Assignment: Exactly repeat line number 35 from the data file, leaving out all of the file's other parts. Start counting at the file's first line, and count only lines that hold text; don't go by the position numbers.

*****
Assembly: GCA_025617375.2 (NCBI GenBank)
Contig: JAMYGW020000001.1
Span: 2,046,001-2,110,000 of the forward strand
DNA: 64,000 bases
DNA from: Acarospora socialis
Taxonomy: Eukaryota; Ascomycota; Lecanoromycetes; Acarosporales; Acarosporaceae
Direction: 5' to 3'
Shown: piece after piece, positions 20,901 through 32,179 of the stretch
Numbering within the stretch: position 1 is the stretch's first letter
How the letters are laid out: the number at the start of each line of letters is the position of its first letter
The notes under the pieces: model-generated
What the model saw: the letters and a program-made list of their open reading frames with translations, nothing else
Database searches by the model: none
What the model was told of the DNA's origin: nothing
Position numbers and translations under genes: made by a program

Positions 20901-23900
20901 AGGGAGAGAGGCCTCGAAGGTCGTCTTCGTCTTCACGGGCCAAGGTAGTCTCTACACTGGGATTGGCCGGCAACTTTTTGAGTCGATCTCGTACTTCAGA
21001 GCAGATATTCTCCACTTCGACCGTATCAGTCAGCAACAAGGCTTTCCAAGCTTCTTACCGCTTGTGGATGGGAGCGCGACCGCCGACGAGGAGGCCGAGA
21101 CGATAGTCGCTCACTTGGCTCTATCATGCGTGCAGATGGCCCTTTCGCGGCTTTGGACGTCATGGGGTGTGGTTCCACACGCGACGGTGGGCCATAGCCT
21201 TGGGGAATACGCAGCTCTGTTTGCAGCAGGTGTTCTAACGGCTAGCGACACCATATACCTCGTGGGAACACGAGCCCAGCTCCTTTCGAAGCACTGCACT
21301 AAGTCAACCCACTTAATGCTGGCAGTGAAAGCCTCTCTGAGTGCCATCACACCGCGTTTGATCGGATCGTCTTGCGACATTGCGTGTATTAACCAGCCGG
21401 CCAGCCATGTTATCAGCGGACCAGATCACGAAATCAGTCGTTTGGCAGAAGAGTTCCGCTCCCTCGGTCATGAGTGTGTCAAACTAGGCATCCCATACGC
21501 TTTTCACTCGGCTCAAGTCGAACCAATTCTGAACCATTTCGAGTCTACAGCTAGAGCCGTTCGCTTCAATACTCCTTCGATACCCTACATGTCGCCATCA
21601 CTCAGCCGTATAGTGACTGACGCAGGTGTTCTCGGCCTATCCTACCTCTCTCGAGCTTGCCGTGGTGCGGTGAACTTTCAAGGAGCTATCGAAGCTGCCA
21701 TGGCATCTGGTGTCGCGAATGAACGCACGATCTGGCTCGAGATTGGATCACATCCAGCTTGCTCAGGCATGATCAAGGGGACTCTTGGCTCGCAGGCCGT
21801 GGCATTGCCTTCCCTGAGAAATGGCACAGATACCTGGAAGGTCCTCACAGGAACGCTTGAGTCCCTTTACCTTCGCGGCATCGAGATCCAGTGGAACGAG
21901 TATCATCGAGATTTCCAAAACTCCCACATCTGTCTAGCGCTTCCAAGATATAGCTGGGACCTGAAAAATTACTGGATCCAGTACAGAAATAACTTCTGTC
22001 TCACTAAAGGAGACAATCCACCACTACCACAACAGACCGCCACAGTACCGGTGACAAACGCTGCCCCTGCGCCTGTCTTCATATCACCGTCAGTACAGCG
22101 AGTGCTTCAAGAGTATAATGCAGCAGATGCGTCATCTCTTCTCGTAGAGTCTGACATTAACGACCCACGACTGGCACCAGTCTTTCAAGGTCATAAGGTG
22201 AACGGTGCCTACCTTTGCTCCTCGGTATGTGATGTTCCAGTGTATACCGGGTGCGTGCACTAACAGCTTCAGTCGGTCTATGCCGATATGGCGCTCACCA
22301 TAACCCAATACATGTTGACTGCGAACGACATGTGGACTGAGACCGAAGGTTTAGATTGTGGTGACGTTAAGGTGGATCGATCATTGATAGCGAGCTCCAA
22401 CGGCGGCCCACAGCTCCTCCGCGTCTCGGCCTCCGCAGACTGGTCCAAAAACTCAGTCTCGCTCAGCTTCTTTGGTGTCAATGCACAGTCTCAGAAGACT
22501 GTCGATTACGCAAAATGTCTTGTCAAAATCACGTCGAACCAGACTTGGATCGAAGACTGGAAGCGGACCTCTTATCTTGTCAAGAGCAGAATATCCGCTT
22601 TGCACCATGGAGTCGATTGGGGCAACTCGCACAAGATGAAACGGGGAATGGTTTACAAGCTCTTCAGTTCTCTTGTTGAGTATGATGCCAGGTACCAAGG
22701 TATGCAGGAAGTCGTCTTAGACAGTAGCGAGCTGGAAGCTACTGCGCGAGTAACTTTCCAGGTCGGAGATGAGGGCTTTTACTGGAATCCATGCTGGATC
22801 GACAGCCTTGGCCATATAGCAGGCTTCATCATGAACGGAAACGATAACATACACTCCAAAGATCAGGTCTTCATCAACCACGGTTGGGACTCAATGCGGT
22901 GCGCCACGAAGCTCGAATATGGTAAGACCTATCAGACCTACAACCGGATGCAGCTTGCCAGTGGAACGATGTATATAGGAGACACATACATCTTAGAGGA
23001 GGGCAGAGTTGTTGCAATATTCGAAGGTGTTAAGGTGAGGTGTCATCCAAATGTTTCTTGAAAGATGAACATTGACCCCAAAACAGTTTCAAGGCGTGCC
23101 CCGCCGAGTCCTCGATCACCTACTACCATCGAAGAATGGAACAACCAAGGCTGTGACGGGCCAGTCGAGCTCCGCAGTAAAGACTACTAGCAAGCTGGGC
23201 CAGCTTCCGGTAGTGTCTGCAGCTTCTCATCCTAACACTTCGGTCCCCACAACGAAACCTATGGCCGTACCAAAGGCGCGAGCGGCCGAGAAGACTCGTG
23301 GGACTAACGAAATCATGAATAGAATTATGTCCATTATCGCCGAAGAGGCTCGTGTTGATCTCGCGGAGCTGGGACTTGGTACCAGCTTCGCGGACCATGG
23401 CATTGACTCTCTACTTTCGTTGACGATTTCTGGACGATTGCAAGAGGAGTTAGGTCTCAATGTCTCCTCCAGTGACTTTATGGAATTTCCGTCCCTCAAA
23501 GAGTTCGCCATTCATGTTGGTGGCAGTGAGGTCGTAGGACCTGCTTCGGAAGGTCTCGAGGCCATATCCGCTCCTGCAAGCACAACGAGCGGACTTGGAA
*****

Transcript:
22701 TATGCAGGAAGTCGTCTTAGACAGTAGCGAGCTGGAAGCTACTGCGCGAGTAACTTTCCAGGTCGGAGATGAGGGCTTTTACTGGAATCCATGCTGGATC